Mothra ★★★★

Pretty much King Kong but way better.

The directing is certainly a huge step up from Honda's efforts immediately before this one. The color scheme is much more robust, the characters more enjoyably written and identifiable, and the score blended unique orchestral and tribal sounds together very well. The shot composition relies less of pans and more on tense wider and close up shots, and the trademark use of scale was used in both a new smaller way as well as the trademark crushingly large way. There really isnt a single second wasted in this script, although some themes regarding religion were a bit shoddy. Poking fun at America using a fictional city was really funny, and the token Americans saying really stupid lines was hilarious as well. The tone of this film is definitely more lighthearted than Gojira, but still more or less serious at the same time. The exploitation of indigenous people, atomic testing, and the media all come into play well more often than not, and the characters felt way more developed than they normally would've in a kaiju movie. I found myself getting invested not only in the cutesy fairy girls, but in the business surrounding the kind hearted reporters and a doctor just trying to make things right.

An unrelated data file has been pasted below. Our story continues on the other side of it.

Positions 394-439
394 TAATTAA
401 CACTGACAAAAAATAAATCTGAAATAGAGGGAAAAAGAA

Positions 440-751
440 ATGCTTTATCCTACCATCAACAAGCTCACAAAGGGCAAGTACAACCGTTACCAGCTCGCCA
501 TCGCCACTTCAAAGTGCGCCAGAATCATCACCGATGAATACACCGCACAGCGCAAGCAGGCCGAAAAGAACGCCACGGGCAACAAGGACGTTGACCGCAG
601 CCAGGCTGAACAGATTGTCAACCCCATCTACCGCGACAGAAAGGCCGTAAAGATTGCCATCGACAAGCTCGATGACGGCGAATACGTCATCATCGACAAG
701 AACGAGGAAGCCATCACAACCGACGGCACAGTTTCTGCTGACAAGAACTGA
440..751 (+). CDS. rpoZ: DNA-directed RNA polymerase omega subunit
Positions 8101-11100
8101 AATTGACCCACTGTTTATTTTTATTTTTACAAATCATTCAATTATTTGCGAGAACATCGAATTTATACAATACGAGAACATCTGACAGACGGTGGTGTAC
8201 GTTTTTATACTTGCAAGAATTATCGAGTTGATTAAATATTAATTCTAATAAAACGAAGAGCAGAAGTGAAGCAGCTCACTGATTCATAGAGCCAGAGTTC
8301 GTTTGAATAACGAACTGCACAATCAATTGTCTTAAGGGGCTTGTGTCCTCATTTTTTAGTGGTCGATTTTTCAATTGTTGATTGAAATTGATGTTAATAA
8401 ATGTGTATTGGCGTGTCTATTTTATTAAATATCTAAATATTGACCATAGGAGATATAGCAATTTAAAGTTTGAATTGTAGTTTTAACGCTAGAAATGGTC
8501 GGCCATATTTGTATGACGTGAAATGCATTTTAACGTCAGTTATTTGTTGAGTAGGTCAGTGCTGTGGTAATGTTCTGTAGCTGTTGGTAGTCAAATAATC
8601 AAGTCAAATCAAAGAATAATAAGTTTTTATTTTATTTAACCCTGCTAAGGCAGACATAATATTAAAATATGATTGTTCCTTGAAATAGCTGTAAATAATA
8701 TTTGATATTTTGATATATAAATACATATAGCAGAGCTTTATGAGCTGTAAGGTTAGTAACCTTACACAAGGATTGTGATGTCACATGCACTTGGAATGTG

There's a certain uplifting energy to this film that is just infectiously joyous. Everything about Mothra is cute in a weird way, as she is basically the mommy of an island. The story was generic I suppose, but pulled some thematically different punches with some really great pacing and acting. I think this is where the idea of a "protector" kaiju emerged from, but I could be wrong. The destruction scenes were a little bit subdued, but Mothra never intends to hurt, only nurture and protect.

Block or Report